Not every business relationship works out. You can have a falling out with one of your business partners or lose a key employee to a competitor’s offer. A trusted independent contractor may turn out to be undeserving of your trust after all.
Whatever the reason, you’re relying on the non-compete agreement the other party signed to protect your business and your future.
So what’s the problem? The other party doesn’t care. They tell you that the non-compete agreement probably isn’t enforceable, anyhow, and dare you to try to sue them.
What does it take for a non-compete agreement to be valid?
Florida does recognize the utility of various restrictive covenants, and they are enforceable as long as they meet specific requirements:
- The agreement must protect a legitimate business interest. You cannot, for example, try to impose a non-compete agreement on your former partner out of anger or spite unless you need to protect certain trade secrets, confidential information, client lists or product developments.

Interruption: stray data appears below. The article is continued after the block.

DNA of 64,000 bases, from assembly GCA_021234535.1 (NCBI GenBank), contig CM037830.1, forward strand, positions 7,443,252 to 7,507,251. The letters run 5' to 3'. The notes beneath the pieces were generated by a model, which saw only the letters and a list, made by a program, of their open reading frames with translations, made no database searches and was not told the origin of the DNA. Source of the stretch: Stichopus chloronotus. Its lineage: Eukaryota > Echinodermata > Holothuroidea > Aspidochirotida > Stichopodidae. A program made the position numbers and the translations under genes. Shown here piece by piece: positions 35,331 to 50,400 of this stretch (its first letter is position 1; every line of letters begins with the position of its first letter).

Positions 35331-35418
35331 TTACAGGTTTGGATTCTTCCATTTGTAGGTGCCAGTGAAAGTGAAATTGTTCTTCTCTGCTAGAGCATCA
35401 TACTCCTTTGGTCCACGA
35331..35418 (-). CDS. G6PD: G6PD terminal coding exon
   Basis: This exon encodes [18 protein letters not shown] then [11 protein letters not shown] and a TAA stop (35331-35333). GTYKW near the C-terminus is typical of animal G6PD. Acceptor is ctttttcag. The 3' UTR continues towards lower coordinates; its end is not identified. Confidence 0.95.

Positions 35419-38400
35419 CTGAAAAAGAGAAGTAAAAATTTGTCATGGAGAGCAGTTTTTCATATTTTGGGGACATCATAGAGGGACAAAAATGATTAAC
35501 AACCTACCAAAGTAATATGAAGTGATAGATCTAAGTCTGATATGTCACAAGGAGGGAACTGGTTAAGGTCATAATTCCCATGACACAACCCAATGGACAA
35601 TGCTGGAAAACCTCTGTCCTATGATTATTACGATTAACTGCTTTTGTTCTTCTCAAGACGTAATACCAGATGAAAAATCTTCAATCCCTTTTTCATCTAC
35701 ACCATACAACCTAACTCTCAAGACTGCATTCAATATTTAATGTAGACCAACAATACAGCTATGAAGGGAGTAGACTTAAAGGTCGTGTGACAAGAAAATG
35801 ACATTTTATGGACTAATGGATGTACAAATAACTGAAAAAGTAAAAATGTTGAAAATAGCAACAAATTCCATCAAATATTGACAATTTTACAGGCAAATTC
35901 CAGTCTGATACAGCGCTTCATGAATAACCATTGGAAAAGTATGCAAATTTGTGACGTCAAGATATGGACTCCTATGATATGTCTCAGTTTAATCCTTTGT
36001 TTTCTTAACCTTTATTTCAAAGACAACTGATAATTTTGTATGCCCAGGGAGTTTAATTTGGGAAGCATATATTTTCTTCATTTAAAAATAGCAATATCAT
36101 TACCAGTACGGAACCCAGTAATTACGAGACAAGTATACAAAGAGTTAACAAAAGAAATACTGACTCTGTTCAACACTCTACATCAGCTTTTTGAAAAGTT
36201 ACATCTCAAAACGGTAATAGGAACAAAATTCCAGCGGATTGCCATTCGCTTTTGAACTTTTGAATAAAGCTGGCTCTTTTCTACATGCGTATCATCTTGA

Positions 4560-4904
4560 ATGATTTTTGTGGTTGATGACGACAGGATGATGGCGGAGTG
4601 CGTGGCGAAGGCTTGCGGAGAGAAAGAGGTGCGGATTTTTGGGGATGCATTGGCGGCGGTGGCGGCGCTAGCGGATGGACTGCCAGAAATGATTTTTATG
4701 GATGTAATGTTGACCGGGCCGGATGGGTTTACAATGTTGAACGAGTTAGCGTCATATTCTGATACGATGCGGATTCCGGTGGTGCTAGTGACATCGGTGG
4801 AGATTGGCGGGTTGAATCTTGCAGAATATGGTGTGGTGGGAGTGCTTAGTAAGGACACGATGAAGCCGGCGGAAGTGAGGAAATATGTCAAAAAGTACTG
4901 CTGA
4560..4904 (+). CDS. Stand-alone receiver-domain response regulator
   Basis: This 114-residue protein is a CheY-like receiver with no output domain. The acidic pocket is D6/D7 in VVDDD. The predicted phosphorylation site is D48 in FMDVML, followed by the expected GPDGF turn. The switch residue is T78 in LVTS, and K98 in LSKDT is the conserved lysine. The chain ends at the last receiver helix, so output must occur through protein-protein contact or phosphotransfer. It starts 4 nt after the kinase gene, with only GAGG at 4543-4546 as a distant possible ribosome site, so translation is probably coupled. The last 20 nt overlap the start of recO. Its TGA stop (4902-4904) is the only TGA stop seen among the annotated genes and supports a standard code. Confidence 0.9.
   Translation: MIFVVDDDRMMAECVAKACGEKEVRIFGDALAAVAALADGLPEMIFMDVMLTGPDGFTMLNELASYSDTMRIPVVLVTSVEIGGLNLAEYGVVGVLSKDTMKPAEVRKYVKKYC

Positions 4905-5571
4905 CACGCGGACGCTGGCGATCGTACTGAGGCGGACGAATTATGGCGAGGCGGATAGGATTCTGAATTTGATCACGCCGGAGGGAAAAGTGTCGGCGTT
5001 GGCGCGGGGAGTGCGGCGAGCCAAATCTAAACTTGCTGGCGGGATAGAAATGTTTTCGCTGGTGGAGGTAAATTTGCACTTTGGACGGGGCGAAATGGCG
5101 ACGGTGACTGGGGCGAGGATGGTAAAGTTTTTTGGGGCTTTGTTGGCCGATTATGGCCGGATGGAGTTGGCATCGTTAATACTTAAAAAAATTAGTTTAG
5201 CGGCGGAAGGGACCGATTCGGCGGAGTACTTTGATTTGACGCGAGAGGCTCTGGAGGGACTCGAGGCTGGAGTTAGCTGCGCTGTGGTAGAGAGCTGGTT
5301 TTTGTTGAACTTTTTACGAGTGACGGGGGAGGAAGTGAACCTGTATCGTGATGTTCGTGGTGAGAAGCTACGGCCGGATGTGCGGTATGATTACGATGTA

- The agreement must be written and signed by the other party. A verbal non-compete agreement is worthless.
- The restrictions must be directly related to your type of business. For example, you may be able to restrict your ex-partner from opening another home realty company next door, but you may not be able to stop them from opening a company that caters exclusively to commercial investors.
- The restrictions must be reasonable in length and geographical reach. What’s appropriate may vary greatly based on your industry. If, for example, you deal in computer software, the value of your ex-employee’s knowledge may be diminished after just a few months.
If someone isn’t respecting their non-compete agreement, get help
When you’re stuck in a bind because of a dispute over a non-compete agreement, don’t try to handle the situation on your own. Talk it over with an attorney here in Florida to understand more about what can be done on your behalf.